The "Blue Ribbon Panel" conducted a comprehensive review. It released its initial findings at a public meeting Wednesday.
It found significant problems with the MV-22's maintainability and reliability as well as its cost, but said the Marine Corps needed tilt-rotor aircraft's capability to rapidly move troops in and out of difficult-to-access battlefields.
"Although there are many issues to be resolved, I am encouraged by the panel's recommendation to pursue further development and fielding of the V-22. This is a capability our nation needs to meet the operational requirements of the 21st century," stated Marine Corps Commandant Gen. James L. Jones.
Then-Defense Secretary William Cohen appointed the panel in December after the second fatal crash of a MV-22 that year.
One crashed in April 2000 in Arizona, killing all 19 aboard. A second aircraft crashed Dec. 11 in North Carolina, killing all four on board.
The first crash was attributed to pilot error. The second crash, however, was due to a faulty hydraulic system and a software glitch that made the aircraft pitch and roll when the pilot followed proper emergency procedures to right the aircraft, according to a Marine Corps investigation released this month week.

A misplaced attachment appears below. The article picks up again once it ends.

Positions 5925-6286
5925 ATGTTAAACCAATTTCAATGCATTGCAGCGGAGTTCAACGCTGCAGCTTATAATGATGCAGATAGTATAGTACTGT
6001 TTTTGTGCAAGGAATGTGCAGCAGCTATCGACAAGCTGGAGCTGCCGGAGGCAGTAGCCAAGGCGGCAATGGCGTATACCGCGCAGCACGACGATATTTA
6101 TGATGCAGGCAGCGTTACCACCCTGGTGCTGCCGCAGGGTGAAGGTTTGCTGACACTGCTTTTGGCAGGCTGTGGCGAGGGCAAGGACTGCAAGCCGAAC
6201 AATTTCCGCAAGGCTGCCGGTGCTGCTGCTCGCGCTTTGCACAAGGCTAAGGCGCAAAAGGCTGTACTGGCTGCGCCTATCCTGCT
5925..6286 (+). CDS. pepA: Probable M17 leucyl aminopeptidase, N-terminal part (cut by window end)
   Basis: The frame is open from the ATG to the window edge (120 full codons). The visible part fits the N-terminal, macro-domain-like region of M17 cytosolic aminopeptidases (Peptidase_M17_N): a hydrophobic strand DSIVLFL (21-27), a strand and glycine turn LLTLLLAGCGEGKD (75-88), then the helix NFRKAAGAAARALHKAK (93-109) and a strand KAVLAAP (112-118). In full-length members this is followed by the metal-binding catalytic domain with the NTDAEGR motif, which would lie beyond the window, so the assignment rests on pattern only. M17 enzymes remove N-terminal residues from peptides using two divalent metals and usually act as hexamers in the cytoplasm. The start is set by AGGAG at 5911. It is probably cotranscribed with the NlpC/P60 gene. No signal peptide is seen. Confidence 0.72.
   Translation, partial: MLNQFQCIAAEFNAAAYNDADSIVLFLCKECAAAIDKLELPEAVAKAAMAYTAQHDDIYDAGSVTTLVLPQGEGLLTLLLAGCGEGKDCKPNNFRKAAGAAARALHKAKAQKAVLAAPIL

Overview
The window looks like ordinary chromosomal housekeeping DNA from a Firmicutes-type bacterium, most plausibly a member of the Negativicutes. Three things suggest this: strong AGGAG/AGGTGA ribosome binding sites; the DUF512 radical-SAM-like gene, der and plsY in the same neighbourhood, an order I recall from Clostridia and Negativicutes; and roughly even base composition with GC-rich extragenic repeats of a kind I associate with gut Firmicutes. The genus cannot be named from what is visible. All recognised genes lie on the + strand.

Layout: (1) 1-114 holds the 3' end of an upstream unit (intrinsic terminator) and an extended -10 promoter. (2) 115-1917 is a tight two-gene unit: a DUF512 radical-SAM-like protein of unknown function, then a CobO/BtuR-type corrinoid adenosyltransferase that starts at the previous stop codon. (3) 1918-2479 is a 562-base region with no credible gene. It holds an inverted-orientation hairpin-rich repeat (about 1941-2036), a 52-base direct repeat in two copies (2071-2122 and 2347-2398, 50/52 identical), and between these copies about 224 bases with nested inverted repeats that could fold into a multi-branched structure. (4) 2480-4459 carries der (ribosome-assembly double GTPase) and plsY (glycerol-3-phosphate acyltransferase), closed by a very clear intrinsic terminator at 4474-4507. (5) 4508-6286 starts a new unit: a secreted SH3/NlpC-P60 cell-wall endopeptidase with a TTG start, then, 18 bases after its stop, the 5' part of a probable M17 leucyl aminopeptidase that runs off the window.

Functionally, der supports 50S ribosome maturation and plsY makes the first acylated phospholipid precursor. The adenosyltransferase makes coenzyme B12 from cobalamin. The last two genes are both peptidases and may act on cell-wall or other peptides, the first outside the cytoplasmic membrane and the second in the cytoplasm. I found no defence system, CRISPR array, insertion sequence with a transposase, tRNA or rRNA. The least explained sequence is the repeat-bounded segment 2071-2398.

That investigation found the Marine Corps rushed the testing of the MV-22 to meet a schedule and skipped a test of the hydraulic system that might have revealed the fatal flaw.
The MV-22 is an aircraft that takes off and lands like a helicopter but flips its rotors forward to fly like an aircraft. It is much faster and larger -and more expensive – than the Vietnam War-era CH-46 helicopters the Marine Corps wants it to replace.
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